Captive breeding might sound like a quick-fix for boosting endangered species populations, but critics disagree. It weakens their ability to survive in the wild, some studies have shown, because once released, their reproduction rates plummet, and the animals are also often unable to re-adapt to their new environments.
It doesn't help, critics say, that in captivity, all offspring are allowed to survive?rather than natural selection weeding out traits that wouldn't survive in the wild?essentially creating a built-in "maladaptedness."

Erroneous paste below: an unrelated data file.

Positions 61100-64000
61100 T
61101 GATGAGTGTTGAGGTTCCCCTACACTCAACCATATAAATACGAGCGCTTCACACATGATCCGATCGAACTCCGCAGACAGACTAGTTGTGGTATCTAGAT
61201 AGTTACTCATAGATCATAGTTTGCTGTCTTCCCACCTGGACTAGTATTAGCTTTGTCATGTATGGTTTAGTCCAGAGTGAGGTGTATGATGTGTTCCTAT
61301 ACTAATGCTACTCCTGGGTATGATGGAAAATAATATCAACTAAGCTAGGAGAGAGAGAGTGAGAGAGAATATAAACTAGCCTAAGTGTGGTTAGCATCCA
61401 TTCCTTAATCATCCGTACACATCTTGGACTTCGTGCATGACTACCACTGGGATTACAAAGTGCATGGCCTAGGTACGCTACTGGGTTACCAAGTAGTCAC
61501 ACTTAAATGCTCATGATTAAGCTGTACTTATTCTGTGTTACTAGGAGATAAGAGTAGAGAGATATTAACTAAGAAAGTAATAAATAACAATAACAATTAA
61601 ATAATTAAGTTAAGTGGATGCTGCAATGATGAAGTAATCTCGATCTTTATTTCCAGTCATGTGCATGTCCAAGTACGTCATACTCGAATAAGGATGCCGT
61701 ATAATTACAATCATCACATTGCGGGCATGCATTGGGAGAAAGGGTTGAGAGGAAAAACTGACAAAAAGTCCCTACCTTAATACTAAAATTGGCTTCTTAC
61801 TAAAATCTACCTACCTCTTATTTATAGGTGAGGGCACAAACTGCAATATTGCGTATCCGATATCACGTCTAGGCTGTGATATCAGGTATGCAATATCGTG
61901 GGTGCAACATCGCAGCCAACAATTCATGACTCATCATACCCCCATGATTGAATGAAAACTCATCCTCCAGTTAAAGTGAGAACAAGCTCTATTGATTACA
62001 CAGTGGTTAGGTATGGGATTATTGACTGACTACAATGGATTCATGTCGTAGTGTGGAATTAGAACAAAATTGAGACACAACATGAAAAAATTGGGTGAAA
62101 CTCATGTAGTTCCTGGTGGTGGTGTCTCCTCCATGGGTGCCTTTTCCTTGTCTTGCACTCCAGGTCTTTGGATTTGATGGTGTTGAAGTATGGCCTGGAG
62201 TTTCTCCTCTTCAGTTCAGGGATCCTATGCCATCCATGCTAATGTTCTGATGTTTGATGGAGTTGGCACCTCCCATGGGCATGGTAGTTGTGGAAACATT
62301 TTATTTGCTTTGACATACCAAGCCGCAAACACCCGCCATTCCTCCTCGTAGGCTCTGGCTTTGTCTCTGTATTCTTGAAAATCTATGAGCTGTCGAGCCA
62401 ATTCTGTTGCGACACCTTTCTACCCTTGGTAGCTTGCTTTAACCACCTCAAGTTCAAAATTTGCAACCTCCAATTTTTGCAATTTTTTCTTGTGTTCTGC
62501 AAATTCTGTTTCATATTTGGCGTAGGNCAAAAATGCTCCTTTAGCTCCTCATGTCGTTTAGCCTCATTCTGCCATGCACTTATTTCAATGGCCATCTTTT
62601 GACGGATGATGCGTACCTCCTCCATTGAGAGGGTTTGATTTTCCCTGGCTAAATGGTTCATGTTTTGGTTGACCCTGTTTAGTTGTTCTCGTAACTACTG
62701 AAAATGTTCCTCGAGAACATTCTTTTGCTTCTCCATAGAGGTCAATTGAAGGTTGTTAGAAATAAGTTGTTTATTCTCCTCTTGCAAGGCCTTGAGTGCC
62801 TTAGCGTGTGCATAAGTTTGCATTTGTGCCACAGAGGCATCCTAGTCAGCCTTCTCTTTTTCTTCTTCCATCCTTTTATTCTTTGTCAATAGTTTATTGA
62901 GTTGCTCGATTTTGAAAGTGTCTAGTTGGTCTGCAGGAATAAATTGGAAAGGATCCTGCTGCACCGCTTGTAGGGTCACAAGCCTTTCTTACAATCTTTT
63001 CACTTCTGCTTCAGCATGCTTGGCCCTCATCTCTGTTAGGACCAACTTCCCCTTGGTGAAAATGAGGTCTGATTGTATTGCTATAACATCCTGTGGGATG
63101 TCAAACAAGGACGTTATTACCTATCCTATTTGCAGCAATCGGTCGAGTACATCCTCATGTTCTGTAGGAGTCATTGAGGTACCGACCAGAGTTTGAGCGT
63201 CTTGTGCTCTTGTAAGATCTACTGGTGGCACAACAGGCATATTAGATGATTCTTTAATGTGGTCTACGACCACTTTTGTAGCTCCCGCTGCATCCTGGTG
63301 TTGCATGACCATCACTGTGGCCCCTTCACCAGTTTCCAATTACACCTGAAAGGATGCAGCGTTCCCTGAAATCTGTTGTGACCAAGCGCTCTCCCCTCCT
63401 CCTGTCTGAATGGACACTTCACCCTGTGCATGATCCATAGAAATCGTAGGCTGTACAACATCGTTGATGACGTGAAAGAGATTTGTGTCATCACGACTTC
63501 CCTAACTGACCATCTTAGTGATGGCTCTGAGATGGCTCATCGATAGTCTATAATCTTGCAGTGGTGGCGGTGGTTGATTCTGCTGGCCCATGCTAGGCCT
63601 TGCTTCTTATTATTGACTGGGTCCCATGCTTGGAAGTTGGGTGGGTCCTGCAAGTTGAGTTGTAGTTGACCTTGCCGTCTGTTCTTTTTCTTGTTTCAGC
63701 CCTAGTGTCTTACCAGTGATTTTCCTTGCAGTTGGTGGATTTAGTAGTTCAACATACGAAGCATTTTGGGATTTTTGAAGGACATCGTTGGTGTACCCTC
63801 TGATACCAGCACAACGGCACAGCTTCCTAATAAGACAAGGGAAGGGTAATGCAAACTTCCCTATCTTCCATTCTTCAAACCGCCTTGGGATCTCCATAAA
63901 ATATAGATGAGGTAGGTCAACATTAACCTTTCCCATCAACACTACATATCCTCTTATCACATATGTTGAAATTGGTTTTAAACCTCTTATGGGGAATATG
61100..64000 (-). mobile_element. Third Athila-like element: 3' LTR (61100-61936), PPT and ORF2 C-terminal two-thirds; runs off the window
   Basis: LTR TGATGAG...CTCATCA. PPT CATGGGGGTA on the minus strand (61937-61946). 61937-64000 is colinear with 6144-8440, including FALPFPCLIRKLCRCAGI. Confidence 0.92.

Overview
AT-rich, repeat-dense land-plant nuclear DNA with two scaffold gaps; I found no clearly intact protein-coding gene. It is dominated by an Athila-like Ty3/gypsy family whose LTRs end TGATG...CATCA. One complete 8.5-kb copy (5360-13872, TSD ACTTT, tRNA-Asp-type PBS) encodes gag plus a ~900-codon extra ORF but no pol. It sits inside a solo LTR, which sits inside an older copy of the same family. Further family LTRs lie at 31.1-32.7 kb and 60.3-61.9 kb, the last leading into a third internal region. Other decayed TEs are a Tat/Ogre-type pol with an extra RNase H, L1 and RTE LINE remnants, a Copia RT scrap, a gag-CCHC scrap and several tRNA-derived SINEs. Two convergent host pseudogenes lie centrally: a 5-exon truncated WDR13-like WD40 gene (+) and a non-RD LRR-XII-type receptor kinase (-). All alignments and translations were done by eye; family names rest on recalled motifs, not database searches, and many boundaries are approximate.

Some captive breeding efforts have been wildly successful, others mildly so. Conservationists have been helping the Puerto Rican Parrot, for example, since 1967, and grown the population from a meager 13 to about 85 today.
Critics, however, maintain that conservation through captive breeding reduces genetic diversity, which, among other consequences, can result in a lack of immunity to disease and other problems in the remaining population. Captive breeding can also create a false sense that the battle to save endangered species and habitats is being won. Programs can be quite costly, diverting resources from more cost-effective ecosystem conservation efforts.